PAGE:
Red Fox and Arctic Fox

Meet Alaska's smaller canid species, the red fox and Arctic fox. They are the smaller cousins to the wolf and coyote in the family Canidae. While in the same family as wolves and coyotes, they have a very different hunting style. Back to animal directory.

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red fox

LIFE SPAN: 15 years in captivity.

RANGE: Red fox are found throughout most of Alaska south of the Brooks Range, except for some of the Aleutian islands and islands of Southeast Alaska.

SIZE: Adults weigh between 6-15 pounds.

PHYSICAL FEATURES: Red fox are identified by their white-tipped tails and black legs, regardless of their coat color. Many variations of coat color exist, from red (most common) to silver or black. There is also a cross coloration, a mix in color between red and darker fur across the shoulders. The red fox does not change coat color seasonally.

FOOD: The red fox is highly omnivorous. They prefer to eat voles but will also eat small mammals, birds, eggs, insects, vegetation and carrion. The fox caches (stores) excess food when hunting is good and will remember cache locations and return later if extra food resources are needed.

BEHAVIOR: The red fox is a member of the family Canidae, the dog family. They are different from other members of this family in that they do not outrun prey as a preferred method. Wolves rely on endurance to chase and tire prey. Although fox can sprint at 30 mph for short distances, they rely on stealth and pouncing to catch prey. Fox will circle potential victims and jump 3 feet in the air to pin their prey down with their paws.

CONSERVATION: Red fox populations are stable in Alaska.

PLANT NOTES: Fox prefer to den in areas with vegetation cover, particularly in riparian (stream edge) areas.


Arctic Fox

LIFE SPAN: 15 years in captivity.

RANGE: The Arctic fox is found in northern and western Alaska, usually up to several hundred miles inland. Their range extends down into the Aleutian Islands.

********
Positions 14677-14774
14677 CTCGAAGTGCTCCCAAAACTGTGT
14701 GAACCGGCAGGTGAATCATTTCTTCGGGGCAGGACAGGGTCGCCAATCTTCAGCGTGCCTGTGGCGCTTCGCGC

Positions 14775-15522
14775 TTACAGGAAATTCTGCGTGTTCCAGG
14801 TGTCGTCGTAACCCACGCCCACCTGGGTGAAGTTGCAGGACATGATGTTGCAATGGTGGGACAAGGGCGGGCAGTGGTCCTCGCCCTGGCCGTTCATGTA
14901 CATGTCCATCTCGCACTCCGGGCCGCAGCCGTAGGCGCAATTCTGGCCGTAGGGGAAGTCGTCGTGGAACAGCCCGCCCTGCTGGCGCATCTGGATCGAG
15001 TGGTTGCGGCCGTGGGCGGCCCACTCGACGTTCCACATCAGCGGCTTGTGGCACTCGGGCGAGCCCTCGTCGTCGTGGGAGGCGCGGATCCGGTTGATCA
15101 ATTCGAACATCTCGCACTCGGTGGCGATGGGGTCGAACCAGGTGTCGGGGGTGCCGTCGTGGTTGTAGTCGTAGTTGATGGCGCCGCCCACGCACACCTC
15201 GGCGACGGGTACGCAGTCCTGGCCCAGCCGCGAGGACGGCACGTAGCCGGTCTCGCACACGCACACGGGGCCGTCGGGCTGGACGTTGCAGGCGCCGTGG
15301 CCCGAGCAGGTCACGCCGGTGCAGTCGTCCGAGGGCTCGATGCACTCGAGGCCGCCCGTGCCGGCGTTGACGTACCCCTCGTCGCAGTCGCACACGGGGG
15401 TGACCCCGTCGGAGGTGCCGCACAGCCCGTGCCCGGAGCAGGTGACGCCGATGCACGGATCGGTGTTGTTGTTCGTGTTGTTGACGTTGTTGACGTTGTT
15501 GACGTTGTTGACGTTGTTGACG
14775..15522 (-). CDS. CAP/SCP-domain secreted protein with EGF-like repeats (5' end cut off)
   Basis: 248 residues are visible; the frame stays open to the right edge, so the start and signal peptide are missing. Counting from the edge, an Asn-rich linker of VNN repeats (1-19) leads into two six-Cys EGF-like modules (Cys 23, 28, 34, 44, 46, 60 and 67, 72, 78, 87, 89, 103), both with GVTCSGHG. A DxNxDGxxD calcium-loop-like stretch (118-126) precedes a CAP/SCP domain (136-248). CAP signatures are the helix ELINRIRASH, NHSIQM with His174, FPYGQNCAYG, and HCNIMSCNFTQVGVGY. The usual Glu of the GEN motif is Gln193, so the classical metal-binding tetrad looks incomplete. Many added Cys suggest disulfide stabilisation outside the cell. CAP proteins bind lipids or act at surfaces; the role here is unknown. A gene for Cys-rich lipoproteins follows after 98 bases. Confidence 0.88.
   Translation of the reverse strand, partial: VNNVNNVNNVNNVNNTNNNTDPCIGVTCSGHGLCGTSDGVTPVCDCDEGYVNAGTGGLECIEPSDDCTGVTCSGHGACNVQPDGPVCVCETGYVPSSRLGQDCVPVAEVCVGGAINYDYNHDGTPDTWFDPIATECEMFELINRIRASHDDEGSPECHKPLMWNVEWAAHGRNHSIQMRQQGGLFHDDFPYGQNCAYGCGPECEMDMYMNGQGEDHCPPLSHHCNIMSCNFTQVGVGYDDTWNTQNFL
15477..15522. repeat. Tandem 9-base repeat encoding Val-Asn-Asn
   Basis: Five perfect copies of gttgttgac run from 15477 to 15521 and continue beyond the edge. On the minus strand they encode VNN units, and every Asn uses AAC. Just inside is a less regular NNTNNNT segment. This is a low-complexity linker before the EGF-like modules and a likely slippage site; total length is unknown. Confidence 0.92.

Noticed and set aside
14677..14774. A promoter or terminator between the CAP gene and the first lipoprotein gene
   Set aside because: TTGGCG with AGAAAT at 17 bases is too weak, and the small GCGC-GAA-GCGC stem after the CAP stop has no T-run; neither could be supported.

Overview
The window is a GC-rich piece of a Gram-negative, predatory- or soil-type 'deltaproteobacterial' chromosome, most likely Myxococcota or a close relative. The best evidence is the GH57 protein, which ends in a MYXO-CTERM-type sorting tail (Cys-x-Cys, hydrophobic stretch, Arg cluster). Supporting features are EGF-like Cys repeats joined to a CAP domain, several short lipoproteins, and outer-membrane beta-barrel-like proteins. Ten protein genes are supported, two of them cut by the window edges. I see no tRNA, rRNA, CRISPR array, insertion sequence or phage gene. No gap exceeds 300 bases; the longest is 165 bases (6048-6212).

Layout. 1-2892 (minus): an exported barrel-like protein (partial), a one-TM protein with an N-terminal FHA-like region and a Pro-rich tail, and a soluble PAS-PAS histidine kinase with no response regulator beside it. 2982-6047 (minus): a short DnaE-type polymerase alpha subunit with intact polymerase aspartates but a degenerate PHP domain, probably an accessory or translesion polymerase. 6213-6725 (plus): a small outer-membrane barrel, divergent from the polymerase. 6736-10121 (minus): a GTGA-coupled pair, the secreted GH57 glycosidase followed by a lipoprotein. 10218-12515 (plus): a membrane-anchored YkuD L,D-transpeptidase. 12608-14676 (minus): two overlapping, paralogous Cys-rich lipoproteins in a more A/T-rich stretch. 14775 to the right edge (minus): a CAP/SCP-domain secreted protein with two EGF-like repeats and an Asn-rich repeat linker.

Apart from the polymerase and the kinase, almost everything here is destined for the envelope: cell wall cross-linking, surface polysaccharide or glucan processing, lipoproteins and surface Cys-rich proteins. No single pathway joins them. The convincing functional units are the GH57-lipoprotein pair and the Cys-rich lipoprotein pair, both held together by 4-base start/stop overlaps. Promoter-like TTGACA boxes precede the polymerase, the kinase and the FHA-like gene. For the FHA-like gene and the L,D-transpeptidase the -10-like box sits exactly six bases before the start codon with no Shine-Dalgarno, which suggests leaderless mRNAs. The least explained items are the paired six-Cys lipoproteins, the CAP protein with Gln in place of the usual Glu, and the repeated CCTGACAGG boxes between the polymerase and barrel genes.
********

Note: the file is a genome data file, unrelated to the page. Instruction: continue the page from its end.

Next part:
SIZE: Under 10 pounds, with a tail as long as their body.

PHYSICAL FEATURES: Their short ears and legs, along with thick fur, help to retain body heat. Their tails are thick and furry to wrap around the face while sleeping. The Arctic fox has a seasonal change in coat color, with a white winter coat and a molt (shedding and regrowth) to a brown coat in the summer.

FOOD: The Arctic fox preys on small mammals and birds. They will scavenge fish and the kills of other larger predators when they can, such as the kills left behind by polar bears. They are often seen following polar bears to scavenge their kills. They use their excellent hearing to locate small, hidden prey beneath layers of snow, pouncing on them as they punch through snow.

BEHAVIOR: They breed in March/April. Females are called vixens, males are called dogs. An average litter of 7 kits is born in May/June, with the parents caring for them through summer.

CONSERVATION: Common throughout their range. They cause losses in seabird colonies on some islands, particularly for those species that lay unprotected eggs on ledges or the ground.

PLANT NOTES: When live prey are scarce, the Arctic fox will feed on berries or even seaweed in marine environments. Their prey (small mammals and birds) are very reliant on plants for food and shelter.